Penn and Philadelphia Art museums collaborate on ‘Creative Africa’

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Through this summer, the Philadelphia Museum of Art is showing five different exhibitions related to Africa. “Creative Africa,” taking the entirety of the Museum’s Perelman Building annex, ranges from ancient tribal art to fresh contemporary design. 

The Museum does not have a particularly strong collection of traditional African art, but it does have a strong partnership across the river with the University of Pennsylvania’s Museum of Archeology and Anthropology, which has a huge African collection.

The two institutions collaborated on “Look Again: Contemporary Perspectives on African Art,” the centerpiece of “Creative Africa.” The show emphasizes the physical artifacts on their own, more than their historical and cultural context.

For example, viewers are invited to inspect a collection of 19th century power figures from the Kongo people of Central Africa, wooden sculptures imbued with supernatural abilities to protect and avenge the owner. The wall text urges an appreciation of the physical qualities of the object and how it compares with similar figures.

“Before we frame them with didactic material and maps and which societies are matriarchal and patriarchal, we are asking you to use your eyes and common sense and see what the objects can tell you in their own right,” said independent curator Dr. Kristina Van Dyke.

Unlike the Penn Museum, whose Africa exhibition goes into detail about the meaning of symbols and the cultural-historic moment out of which they came, the Art Museum is more interpretive. Even the setting of the show — with gleaming white walls and crisply painted turquoise pedestals — puts the dark-wood and earth-toned objects in a bright, modern environment.

“In my view, as a great encyclopedic institution, we need to bring the past in to conversation with the present,” said the Art Museum’s CEO Timothy Rub.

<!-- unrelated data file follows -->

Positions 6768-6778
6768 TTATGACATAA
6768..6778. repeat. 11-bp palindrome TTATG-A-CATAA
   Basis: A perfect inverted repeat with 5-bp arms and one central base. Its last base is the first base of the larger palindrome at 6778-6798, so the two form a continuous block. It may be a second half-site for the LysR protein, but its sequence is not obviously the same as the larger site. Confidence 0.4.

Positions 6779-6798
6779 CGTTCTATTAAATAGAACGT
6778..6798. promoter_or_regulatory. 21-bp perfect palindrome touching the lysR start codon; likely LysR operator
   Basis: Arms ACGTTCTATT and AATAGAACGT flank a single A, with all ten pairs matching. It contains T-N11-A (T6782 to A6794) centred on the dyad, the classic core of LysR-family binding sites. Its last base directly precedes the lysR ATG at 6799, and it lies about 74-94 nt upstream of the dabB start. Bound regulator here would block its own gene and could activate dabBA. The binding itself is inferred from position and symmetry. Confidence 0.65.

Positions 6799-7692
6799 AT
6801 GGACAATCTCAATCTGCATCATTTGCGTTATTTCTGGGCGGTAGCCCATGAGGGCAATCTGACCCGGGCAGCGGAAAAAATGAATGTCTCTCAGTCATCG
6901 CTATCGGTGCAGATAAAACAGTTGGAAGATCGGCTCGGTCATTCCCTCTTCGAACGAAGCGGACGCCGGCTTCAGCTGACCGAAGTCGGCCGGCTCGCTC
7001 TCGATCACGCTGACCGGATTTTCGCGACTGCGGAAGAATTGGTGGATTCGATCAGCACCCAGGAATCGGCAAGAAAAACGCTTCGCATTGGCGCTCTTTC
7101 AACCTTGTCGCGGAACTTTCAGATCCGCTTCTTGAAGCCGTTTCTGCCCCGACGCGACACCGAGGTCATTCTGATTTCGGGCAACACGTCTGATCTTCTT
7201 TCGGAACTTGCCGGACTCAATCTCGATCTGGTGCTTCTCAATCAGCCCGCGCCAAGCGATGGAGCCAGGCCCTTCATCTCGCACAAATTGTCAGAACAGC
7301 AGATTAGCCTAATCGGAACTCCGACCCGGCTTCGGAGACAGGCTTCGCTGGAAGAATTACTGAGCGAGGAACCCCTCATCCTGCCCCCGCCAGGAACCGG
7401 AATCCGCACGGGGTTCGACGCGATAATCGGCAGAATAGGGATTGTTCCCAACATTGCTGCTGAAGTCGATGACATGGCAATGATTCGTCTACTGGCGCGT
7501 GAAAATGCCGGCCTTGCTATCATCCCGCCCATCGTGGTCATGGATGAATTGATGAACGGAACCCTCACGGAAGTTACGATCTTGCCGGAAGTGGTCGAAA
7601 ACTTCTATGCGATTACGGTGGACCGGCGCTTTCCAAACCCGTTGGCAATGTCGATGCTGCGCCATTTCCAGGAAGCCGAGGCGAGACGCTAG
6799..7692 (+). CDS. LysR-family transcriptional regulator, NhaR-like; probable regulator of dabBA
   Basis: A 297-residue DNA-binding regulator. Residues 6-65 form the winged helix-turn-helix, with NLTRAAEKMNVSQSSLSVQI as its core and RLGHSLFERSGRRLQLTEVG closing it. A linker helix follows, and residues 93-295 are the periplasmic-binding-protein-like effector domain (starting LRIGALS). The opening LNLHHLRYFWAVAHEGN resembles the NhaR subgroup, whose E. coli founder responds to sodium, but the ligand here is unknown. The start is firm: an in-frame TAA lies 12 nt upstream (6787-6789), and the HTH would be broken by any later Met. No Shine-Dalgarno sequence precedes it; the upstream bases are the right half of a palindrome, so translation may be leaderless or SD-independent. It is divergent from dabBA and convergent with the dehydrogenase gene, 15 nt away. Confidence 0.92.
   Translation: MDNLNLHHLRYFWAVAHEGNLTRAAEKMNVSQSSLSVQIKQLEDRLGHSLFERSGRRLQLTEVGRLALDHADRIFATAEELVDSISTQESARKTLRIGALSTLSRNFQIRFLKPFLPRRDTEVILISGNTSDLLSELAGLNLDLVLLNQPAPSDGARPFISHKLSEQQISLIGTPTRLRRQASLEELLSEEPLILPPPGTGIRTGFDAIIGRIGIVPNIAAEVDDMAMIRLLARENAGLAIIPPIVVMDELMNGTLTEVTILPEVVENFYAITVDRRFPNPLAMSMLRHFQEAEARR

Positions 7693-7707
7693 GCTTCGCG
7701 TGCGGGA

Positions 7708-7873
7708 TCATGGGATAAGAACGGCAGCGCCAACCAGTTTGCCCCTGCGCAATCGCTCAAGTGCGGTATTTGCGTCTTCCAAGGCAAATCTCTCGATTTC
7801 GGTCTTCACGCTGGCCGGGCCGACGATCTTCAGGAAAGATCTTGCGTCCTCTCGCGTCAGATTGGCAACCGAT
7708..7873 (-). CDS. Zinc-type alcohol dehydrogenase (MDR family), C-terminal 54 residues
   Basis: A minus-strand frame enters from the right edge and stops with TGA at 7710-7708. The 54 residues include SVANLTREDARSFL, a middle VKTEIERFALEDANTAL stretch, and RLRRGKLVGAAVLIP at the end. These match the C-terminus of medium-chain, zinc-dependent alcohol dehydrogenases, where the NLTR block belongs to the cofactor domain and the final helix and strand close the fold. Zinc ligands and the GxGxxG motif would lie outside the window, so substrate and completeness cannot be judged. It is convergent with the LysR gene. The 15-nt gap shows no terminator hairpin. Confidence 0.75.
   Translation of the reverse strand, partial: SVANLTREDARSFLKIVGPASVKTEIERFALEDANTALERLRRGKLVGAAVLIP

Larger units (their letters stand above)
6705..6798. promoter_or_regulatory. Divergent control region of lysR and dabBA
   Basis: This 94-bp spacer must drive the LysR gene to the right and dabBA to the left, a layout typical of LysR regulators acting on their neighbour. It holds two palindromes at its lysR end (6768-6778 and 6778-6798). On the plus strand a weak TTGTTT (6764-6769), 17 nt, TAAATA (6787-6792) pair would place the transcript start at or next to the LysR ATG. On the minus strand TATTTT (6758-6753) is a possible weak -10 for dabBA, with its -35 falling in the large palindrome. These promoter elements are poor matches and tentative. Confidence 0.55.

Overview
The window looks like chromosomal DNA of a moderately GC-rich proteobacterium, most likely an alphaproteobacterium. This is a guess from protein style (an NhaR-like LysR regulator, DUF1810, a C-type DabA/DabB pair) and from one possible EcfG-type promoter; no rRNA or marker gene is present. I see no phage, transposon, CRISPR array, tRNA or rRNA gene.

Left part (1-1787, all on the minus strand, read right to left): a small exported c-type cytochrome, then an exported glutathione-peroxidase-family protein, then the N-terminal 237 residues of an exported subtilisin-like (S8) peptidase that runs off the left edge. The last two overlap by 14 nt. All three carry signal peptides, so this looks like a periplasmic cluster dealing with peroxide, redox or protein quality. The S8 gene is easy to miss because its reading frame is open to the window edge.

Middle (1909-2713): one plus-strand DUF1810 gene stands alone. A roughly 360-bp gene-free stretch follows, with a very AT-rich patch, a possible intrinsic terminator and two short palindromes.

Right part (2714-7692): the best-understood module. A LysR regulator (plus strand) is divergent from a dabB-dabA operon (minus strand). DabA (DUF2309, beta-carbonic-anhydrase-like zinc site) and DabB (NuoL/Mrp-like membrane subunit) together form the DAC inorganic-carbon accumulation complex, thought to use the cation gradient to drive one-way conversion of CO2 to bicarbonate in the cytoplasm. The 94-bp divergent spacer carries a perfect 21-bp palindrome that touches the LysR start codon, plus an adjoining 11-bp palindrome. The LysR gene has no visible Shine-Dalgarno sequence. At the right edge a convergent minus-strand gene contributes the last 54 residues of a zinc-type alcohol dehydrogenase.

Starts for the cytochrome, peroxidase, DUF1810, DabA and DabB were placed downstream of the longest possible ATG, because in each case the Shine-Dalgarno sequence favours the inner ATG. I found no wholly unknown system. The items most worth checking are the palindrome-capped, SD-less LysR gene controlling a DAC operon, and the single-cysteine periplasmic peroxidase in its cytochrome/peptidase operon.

Outside of “Look Again,” the Museum is able to show off its impressive holdings of African textiles, both traditional and modern. Each has its own, respective exhibition. In a small, 2nd floor gallery, traditional African woven cloth show intricate linear patterns, some shaped with undulating edges of palm fibers.

The most colorful room of the exhibition is the fashion and textile exhibition, showing bright, boldly patterned textiles printed with the beautiful and bizarre: fallen trees according to proverb (“One tree along cannot stand the wind”), an arrangement of chickens, a pattern of rear-view mirrors festoon the walls.

The fabric patterns area closely associated with Western and Central Africa, but they are actually designed and manufactured by a Dutch company, Vlisco, which began exporting textiles to the African market in the 19th century.

Because of the way the fabric is printed, just 36 inches wide with a horizontal pattern, African tailors and seamstresses have to use different techniques from their European counterparts. Different patterns and colors abut each other loudly, and clothes often need to be designed from scratch.

“It fosters a lot of creativity,” said Museum curator of costumes and textiles, Dilys Blum. “It’s much more of a collaborative process in design. It doesn’t follow the Western fashion tradition.”

The complications of trying to identify a purely African art in a globalized world is embodied in the architect Francis Kéré, who grew up in a small village in West African nation of Burkino Faso. He left to study architecture in Germany.

While still a student, in 2000, he designed a school for his village, Gando, with native materials, passive cooling, and innovative building techniques that could be adopted by the villagers. The textbook German modernism he was learning would not work in Burkino Faso.

“I came from a very poor village where there was no school. There it is hot. 100 degrees. Very hot,” said Kéré. “I used my skills and adapted it to the climate condition, and to the social condition of the people.”

Since then Kéré has executed several projects in Africa, each sensitive to the climate and economics of the environment: even if electricity is available it might not be reliable, so using modern mechanical systems in buildings is not be sustainable in some villages. He uses, for example, a canopy of hanging clay pots to create a temperature envelope that allows for air circulation.

Kéré is still based in Berlin, and uses his sensitivity to land and climate in design projects in Kenya, Italy, and Louisiana.

“Even if I do something somewhere else, I’m trying to figure out what can I use to achieve the biggest impact, in terms ofeconomy, for maximum ventilation, and material,” said Kéré.

The exhibition also features contemporary photography in six African cities by three photographers, from Mali (Seydou Camara), Nigeria (Akinbode Akinbiyi), and Ivory Coast (Leki Dago). They range from urban documentary (overcrowding in Lagos, the underground bars of Soweto) to more formal images of people preserving ancient Islamic texts in Tombouctou.

The five parts of “Creative Africa” have different run times: the photography and architecture shows end September 25, the textile and “Look Again” running until January.

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